Marketplace Money had an interesting piece, with Henry Blodget, CEO of the “Business Insider,” and Megan McArdle, of the “Atlantic” magazine debating the propriety of walking away. You can hear that piece and read the transcript here.

Excerpt from the Arizona Republic article:
Arizona law professor Brent White says the only thing standing between many “underwater” homeowners and a better financial future is a misguided sense that walking away from a loan commitment is morally wrong.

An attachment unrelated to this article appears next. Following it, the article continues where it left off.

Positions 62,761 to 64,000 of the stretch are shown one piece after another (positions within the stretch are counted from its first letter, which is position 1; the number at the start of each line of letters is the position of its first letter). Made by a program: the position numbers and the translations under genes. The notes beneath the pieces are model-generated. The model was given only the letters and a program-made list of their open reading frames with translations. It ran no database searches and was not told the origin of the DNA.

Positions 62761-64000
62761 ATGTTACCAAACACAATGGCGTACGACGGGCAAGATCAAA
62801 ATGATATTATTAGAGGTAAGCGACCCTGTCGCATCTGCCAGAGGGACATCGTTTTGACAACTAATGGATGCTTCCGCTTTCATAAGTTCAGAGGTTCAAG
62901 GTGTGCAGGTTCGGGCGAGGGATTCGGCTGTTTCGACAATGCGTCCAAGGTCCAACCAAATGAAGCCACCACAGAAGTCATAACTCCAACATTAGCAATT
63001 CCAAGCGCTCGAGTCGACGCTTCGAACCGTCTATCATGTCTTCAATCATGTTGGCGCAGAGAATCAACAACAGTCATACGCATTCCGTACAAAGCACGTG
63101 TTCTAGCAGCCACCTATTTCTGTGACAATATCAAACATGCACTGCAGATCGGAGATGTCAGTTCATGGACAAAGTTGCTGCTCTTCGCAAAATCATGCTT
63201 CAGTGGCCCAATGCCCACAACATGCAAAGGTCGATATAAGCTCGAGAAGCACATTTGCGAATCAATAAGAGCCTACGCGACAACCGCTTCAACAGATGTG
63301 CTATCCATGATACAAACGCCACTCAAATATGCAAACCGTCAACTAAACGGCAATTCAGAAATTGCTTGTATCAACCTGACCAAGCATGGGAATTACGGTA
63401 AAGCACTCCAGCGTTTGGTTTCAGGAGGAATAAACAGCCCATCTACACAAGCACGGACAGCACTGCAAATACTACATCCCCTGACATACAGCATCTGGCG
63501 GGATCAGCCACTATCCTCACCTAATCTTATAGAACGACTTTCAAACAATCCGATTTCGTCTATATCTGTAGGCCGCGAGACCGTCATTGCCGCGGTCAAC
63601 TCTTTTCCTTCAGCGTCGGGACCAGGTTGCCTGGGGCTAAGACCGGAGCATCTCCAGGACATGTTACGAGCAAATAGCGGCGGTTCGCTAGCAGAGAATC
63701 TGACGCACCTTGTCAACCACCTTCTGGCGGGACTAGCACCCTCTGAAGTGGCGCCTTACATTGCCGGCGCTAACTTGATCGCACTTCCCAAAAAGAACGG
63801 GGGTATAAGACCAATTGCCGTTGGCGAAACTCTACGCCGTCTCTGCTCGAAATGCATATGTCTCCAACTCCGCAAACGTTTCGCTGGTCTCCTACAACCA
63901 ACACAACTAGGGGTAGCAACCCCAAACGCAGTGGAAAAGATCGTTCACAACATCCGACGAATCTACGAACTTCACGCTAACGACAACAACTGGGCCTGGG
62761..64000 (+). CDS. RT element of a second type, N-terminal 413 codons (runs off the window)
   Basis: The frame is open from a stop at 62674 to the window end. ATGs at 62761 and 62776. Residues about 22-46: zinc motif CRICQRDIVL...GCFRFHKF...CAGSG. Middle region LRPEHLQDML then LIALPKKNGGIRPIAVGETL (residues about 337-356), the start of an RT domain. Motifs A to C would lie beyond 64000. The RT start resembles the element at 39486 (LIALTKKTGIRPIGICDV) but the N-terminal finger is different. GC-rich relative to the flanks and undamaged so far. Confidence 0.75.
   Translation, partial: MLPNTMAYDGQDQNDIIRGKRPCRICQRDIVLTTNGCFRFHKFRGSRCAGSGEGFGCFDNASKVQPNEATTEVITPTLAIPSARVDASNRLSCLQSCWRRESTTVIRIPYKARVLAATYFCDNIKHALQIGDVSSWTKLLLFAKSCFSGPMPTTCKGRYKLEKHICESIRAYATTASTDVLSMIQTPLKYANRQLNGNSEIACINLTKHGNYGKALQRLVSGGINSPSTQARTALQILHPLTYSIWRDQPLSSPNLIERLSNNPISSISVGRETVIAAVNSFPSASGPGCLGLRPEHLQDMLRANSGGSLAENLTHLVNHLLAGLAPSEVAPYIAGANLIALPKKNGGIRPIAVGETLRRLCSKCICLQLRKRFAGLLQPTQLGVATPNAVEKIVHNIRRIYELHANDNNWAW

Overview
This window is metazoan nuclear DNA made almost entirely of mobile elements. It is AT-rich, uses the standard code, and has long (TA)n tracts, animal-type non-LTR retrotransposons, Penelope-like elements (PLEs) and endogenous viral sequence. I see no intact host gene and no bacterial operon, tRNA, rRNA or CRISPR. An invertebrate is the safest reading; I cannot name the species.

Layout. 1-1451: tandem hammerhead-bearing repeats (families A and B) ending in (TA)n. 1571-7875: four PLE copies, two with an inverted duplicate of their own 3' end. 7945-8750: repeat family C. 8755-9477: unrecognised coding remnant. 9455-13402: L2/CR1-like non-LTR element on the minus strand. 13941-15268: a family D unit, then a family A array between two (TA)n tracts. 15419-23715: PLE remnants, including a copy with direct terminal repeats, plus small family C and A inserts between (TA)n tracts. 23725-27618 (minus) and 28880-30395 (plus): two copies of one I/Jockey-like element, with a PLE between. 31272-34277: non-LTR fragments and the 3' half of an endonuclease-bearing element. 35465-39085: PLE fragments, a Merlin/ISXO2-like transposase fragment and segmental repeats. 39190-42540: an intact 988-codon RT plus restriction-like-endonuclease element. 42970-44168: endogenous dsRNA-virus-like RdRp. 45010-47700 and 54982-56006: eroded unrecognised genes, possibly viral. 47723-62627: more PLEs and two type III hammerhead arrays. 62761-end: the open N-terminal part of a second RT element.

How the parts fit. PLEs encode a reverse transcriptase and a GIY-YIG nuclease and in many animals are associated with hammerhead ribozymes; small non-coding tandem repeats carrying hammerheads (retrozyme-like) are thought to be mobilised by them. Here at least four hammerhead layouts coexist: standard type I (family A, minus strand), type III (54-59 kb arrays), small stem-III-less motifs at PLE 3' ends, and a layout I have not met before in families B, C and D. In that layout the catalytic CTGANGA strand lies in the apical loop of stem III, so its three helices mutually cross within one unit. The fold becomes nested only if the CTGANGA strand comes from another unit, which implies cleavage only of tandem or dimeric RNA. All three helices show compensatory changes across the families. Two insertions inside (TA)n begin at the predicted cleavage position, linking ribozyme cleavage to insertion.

White, an associate professor at University of Arizona’s James E. Rogers College of Law, has spent the past few months presenting his argument to other lawyers, real-estate professionals and the national media.

It started with a 50-page discussion paper he published in October, in which White argues that underwater homeowners, those whose unpaid loan balance exceeds the value of their home, are being manipulated into picking up the tab for a real-estate crash that borrowers and lenders created equally.

“I’m all for a society where people must take personal responsibility, but that should also apply to the banks and financial institutions,” he said.

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Feminomics: Women Reformers Motivated by a No Tolerance Rule

A great article from a very interesting website. Read the article here.
Excerpt: